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Product Report

Posted By Brooke Wisdom On July 1, 2010 @ 6:00 am In In the Magazine | No Comments

Laser straight HDD

Ditch Witch’s OnGrade system cuts the costs and complexity of gravity flow installations

By Tom Jackson

 

Horizontal directional drilling’s advantages are well known, but the one job that’s proven difficult is gravity flow installations. Utility companies require the slope of these bores to track to within 1 to 2 percent of the design grade so after the pipes are installed water will flow unimpeded downhill. Even the best HDD operators can rarely thread a line that straight.

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The Ditch Witch OnGrade system comes as a kit and includes the beacon, tracker, calibration fixture, level and a rotating laser. It will also work with most construction grade rotating lasers designed for slope applications.

To achieve that level of accuracy in the past, contractors had several non-HDD options. They could open cut a trench from the surface or use a laser guided, pit launched tunnel boring machine. With HDD some contractors had success digging multiple sight holes down to the drill stem for a visual survey and/or physical measurement of the bore path. All of these, however, were more expensive and time consuming than conventional HDD. “There is a tremendous amount of planning that has to be done using sight relief holes,” says Richard Levings, HDD product manager for Ditch Witch. “And even then accuracy is only so-so, because you don’t know where the drill head is between sight holes.”

Upgraded electronics

Ditch Witch has come up with a solution that preserves all the benefits of HDD operation and gives you a bore path straight enough to meet the demands of gravity flow installations.

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Calibrating the tracker and beacon before the start of a bore.

At the heart of the Ditch Witch OnGrade HDD system are two components you’d be familiar with, a beacon and a tracker. But this beacon and tracker have been enhanced with new electronics that enable you to measure not just the depth of the drill head, but its depth relative to the design grade.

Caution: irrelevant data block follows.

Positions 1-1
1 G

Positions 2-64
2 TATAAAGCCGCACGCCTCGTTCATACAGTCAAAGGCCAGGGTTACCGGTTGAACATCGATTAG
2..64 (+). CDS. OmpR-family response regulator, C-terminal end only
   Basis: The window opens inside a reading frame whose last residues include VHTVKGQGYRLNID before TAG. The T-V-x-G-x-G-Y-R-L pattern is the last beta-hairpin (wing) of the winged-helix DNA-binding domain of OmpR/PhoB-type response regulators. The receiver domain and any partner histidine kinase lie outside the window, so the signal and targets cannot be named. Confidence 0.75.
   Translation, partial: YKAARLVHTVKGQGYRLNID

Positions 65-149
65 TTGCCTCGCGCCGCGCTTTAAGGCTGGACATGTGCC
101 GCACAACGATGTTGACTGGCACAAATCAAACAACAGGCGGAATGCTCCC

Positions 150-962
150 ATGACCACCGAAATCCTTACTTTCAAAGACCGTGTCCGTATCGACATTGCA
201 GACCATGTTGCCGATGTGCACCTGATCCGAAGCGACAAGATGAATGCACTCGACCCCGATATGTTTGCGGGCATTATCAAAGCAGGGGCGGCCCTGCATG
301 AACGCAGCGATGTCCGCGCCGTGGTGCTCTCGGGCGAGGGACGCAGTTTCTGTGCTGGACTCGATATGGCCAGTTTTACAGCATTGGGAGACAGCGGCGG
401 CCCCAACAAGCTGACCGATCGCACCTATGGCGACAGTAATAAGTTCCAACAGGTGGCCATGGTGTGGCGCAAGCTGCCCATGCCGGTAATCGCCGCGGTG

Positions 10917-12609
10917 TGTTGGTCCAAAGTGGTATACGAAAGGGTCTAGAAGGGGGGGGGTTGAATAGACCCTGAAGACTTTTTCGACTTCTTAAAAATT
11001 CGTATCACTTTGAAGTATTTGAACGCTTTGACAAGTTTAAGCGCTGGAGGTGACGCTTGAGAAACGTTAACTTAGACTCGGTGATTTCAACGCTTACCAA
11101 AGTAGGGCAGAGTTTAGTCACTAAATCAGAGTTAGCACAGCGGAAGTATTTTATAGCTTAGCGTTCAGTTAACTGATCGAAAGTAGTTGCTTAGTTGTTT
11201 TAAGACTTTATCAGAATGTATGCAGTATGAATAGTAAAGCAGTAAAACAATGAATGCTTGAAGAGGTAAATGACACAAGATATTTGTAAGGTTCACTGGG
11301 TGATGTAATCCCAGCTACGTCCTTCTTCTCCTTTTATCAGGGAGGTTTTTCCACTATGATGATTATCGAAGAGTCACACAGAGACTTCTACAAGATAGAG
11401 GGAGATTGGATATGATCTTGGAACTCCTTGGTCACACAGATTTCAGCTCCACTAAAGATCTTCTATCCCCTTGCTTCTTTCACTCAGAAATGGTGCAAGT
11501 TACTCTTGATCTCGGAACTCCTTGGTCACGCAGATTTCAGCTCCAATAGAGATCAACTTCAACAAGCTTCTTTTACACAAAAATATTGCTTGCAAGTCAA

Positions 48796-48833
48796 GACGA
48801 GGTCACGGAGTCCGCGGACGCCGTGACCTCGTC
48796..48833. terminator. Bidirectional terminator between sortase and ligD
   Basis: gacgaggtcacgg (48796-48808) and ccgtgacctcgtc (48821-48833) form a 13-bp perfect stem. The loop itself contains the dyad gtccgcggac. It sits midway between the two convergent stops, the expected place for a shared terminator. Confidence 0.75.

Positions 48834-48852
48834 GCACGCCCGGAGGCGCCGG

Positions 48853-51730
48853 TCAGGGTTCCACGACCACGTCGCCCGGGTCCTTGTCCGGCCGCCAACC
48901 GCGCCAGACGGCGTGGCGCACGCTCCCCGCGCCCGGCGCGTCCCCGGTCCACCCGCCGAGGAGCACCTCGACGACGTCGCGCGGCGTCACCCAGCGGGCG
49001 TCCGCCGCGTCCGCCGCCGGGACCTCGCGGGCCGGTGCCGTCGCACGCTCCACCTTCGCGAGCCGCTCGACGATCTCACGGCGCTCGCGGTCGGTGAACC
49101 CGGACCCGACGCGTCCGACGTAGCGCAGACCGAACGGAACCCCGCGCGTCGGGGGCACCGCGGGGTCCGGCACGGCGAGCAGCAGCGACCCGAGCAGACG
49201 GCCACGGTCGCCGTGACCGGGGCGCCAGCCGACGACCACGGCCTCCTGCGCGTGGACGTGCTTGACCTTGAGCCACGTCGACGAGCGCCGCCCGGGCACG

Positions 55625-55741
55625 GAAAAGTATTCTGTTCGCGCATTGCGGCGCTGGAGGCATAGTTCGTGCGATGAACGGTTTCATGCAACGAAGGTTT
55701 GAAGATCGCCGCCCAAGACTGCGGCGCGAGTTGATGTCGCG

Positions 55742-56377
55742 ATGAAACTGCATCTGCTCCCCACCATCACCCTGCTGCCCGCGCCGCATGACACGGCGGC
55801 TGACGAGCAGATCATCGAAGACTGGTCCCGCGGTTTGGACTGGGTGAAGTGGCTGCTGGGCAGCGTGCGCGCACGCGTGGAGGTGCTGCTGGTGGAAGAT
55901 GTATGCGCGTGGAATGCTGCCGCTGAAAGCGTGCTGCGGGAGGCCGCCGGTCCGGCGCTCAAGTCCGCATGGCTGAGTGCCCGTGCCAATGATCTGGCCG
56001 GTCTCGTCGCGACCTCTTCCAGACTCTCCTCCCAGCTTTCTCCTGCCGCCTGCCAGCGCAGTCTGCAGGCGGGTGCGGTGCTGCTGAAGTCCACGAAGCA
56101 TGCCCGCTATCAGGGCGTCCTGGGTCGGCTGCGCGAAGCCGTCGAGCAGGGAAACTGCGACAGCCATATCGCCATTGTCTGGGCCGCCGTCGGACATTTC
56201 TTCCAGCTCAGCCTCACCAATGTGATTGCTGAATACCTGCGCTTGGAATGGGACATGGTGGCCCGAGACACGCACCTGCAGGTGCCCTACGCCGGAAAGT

“The 8500TK tracker and the 850G beacon work much the same as other HDD equipment,” says John Bieberdorf, Ditch Witch electronics products manager. The difference is the tracker is mounted to a grade pole, which includes a laser receiver. The tracker measures the depth of the beacon like a conventional tracker but it also adds that distance to the height of a rotating grade laser plane set up on the surface of the jobsite. The tracker processes all this data and then sends a radio signal to the drilling unit telling the operator exactly how high or low his drill head is as compared to the laser-prescribed design grade. “The beauty of this system is that you don’t have to wait for sight relief holes or the survey points to know where you are,” he says.

With OnGrade, the frequency of your checks depends on the soil conditions and how flat the bore is, Levings says. “Some people may want to check every 2 to 3 feet, especially if they’ve made a steer of any kind, they may want to rotate a bit and then check it. But on average, you would check probably every half a rod length, every 5 feet, reading at the half rod point and then at the end of the rod.”

Unique beacon

The 850BG beacon also has a few features that make it unique. The antenna is mounted in the center of the beacon, which is mounted in the center of the housing, instead of off to one side, says Dr. Floyd Gunsaulis, R&D project manager for Ditch Witch. “It’s sensitive down to 1/10th of one percent of pitch,” he says. “It also has 60 roll positions so the operator can maintain accuracy on roll settings.”

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OnGrade HDD Procedure -- 1. Entry pit established, 2. rotating laser plain set to desired grain, 3. Tracker on grade pole measure depth of beacon relative to laser plane. Information radioed back to drill unit. 4. Exit pit. 5. Rotating laser.

Another new feature with the OnGrade system is the ability to track the progress of the drill head off to the side of the bore in the event of obstacles along the bore path.

The system also includes a calibration fixture that’s used before the start of each bore. “This allows us to be perpendicular and establish an exact distance between the tracker and the beacon,” Gunsaulis says. “It also gives you the ability to zero out the pitch of the drill head housing. That helps insure the accuracy.”

The tracker can read the beacon at depths up to 30 feet, barring any metallic elements in the soil. A “drill through” feature allows you to move the tracker out ahead of the bore head, says Bieberdorf. It’s designed to cross roadways and around obstacles and things you can’t walk over. It will give you left-right steering indication and projected depth based on the incline. This left-right steering indication can also be used to assist the driller in making a slight curve from a straight bore path. EW


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